Together, we can create Better Streets for Kensington & Chelsea
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Jonathan Kelly is a local resident, a co-founder of Better Streets for Kensington & Chelsea and Divisional Manager of Barts Heart Centre at St Bartholomew Hospital. He’s helped and encouraged his staff to cycle to work during the coronavirus crisis and he’s also been instrumental in Brompton’s scheme to loan bikes to NHS staff across […]
While most people are focused on saving lives in the current pandemic, yesterday MP for Kensington Felicity Buchan revealed she’d been spending her time rather differently. She released an extraordinary and long open letter opposing the road safety scheme on Holland Park Avenue and Notting Hill Gate on multiple grounds. “While I support more cycling, I do […]
The trees are saved. What about the people? Transport for London has listened to residents’ feedback on the proposed walking and cycling improvements for Holland Park Avenue and Notting Hill Gate. In their revised plans, only three trees will be removed (with more replanted nearby) on Notting Hill Gate. No trees will be lost on Holland Park Avenue. Other […]
High Street Kensington Cycle Lane
The cycle lane on High Street Kensington is the only protected cycle lane in the whole of RBKC. It’s already a success. Cycling numbers have more than doubled even within a few weeks, and congestion is actually lower than before the scheme was put in. We need to keep it, and we need your help.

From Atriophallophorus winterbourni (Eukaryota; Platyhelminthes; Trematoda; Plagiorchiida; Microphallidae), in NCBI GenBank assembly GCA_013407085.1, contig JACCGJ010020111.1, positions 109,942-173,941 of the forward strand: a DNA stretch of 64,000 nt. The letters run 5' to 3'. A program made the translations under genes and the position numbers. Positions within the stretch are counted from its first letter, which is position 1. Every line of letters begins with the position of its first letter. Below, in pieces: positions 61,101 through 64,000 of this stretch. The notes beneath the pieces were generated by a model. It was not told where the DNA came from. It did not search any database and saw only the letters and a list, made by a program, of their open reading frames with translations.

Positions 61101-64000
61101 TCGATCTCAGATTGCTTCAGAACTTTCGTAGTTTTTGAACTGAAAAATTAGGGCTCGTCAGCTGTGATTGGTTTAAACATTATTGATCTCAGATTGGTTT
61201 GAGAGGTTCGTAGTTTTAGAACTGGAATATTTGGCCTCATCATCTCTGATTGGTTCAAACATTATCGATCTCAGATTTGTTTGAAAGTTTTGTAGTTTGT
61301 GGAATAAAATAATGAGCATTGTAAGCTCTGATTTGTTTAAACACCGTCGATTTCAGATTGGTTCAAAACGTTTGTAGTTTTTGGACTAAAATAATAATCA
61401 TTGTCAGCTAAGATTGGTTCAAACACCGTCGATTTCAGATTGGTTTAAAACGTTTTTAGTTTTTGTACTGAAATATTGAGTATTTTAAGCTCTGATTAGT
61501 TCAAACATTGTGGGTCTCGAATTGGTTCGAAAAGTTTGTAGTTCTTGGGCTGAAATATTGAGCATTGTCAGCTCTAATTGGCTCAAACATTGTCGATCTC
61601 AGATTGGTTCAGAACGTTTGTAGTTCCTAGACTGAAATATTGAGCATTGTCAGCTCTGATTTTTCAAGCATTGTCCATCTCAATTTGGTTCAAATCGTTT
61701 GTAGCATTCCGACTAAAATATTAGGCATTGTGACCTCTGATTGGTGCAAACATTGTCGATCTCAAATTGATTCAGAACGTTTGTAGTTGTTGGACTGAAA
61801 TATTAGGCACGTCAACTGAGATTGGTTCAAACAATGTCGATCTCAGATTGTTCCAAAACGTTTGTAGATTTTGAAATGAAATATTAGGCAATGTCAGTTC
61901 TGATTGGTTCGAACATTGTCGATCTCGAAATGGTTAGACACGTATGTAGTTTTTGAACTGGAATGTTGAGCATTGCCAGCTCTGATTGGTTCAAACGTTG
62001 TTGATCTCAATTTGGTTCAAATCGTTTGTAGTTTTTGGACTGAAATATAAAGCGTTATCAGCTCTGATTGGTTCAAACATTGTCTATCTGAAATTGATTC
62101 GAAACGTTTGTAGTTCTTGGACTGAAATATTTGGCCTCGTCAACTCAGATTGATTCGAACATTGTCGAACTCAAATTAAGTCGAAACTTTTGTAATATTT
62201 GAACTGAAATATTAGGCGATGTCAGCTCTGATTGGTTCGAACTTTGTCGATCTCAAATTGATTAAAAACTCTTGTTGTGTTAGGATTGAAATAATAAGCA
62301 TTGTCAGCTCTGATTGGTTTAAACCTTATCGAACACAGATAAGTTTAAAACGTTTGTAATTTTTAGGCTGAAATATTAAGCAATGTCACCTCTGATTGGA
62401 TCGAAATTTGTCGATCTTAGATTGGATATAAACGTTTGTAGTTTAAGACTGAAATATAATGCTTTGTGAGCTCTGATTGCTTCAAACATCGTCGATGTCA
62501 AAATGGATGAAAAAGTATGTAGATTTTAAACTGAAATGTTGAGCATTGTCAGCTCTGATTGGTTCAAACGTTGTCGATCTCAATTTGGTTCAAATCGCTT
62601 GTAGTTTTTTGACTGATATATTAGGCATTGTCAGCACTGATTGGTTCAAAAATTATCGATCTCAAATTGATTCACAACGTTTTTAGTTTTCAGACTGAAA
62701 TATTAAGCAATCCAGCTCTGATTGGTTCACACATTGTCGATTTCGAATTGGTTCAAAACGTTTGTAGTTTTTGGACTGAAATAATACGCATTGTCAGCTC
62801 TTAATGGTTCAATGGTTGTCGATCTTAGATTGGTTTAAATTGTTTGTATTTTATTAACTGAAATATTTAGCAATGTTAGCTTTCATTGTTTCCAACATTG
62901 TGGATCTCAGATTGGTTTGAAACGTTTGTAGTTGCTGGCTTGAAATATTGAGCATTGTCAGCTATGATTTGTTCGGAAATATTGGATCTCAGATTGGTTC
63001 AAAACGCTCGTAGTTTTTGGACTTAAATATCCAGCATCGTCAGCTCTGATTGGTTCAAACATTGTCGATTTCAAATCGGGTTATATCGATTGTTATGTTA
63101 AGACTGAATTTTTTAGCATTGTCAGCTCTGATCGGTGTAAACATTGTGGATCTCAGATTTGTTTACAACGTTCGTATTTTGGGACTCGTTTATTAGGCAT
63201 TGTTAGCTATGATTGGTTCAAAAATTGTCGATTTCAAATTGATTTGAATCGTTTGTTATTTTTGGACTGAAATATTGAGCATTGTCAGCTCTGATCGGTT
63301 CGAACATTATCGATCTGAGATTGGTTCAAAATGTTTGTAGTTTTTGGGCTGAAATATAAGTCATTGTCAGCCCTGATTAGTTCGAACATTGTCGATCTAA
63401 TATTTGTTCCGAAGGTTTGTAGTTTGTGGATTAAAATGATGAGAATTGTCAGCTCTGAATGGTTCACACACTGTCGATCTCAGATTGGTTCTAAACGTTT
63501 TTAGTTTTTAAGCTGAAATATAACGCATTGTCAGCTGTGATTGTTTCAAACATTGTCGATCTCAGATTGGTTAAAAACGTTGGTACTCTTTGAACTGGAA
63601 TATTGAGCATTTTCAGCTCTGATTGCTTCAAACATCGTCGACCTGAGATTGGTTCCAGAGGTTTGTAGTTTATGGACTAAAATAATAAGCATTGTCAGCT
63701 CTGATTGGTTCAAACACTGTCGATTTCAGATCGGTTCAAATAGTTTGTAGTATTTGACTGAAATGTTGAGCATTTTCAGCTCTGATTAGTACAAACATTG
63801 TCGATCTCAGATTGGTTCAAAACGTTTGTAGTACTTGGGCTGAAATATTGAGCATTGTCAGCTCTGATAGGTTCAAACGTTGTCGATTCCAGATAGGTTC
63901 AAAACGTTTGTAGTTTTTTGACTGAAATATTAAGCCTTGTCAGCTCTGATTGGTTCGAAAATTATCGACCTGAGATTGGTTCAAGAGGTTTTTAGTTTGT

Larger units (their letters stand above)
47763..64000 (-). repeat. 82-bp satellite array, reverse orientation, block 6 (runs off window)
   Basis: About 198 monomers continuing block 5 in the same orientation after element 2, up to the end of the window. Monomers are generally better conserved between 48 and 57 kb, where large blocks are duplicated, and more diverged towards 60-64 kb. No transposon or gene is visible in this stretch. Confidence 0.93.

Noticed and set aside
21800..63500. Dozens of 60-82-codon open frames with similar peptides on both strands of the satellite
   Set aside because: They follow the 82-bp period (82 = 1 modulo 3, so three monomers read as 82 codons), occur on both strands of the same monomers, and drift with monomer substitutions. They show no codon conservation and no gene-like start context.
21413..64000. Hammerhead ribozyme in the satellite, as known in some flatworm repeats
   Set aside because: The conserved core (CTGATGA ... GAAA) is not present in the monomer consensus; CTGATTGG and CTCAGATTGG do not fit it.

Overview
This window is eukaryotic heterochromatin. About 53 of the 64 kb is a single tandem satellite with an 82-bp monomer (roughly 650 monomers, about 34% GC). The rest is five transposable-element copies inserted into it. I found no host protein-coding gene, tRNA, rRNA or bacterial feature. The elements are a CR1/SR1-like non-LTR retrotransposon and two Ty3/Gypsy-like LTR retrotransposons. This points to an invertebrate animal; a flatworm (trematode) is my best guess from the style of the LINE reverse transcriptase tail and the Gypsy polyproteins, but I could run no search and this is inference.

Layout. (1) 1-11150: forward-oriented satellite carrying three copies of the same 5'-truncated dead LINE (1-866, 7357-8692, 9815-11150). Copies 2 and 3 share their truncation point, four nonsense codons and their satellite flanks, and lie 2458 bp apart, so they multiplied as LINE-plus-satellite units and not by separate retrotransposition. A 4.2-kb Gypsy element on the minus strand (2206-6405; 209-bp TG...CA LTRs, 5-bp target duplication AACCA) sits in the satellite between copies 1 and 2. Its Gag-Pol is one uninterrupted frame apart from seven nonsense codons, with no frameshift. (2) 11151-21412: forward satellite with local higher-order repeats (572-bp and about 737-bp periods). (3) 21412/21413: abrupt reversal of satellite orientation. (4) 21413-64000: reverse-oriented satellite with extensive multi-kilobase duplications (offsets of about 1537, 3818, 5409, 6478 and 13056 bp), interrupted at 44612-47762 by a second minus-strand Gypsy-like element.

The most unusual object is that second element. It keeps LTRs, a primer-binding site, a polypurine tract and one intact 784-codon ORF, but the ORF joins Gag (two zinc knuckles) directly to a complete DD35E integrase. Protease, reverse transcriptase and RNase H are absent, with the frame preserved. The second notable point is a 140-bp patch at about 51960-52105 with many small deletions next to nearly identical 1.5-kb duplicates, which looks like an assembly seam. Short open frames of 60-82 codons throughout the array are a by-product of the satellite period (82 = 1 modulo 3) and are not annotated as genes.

Usable Network for Cycling in Kensington & Chelsea
There are over 200 kms of road in RBKC. None have physically separated bike lanes. About 9 kms have been labelled as “Quietways”, making up under 5% of the total road network. In many places, they are obviously not usable by many people, and wouldn’t comply with current Government standards. Pretty much none are appropriate for more vulnerable users such as children.
During the pandemic we have all had a little more time to explore our neighbourhoods. As we come out of lockdown and enjoy the sun and all the new outdoor seating popping up, we perhaps are rediscovering what it is like to not just see our streets as roads and places to park cars but places to be in our local neighbourhoods. These do not just have to be places to eat and drink – they can be places where we can just sit and relax, for communities to enjoy, meet neighbours and friends for a chat, where children can play and places that are nice to walk or cycle through. They are places that can have trees and plants to improve air quality, increase biodiversity, connect communities; create networks of quiet streets that encourage walking and cycling, support wellbeing, reduces noise levels and make it safer; support local businesses and create new opportunities.
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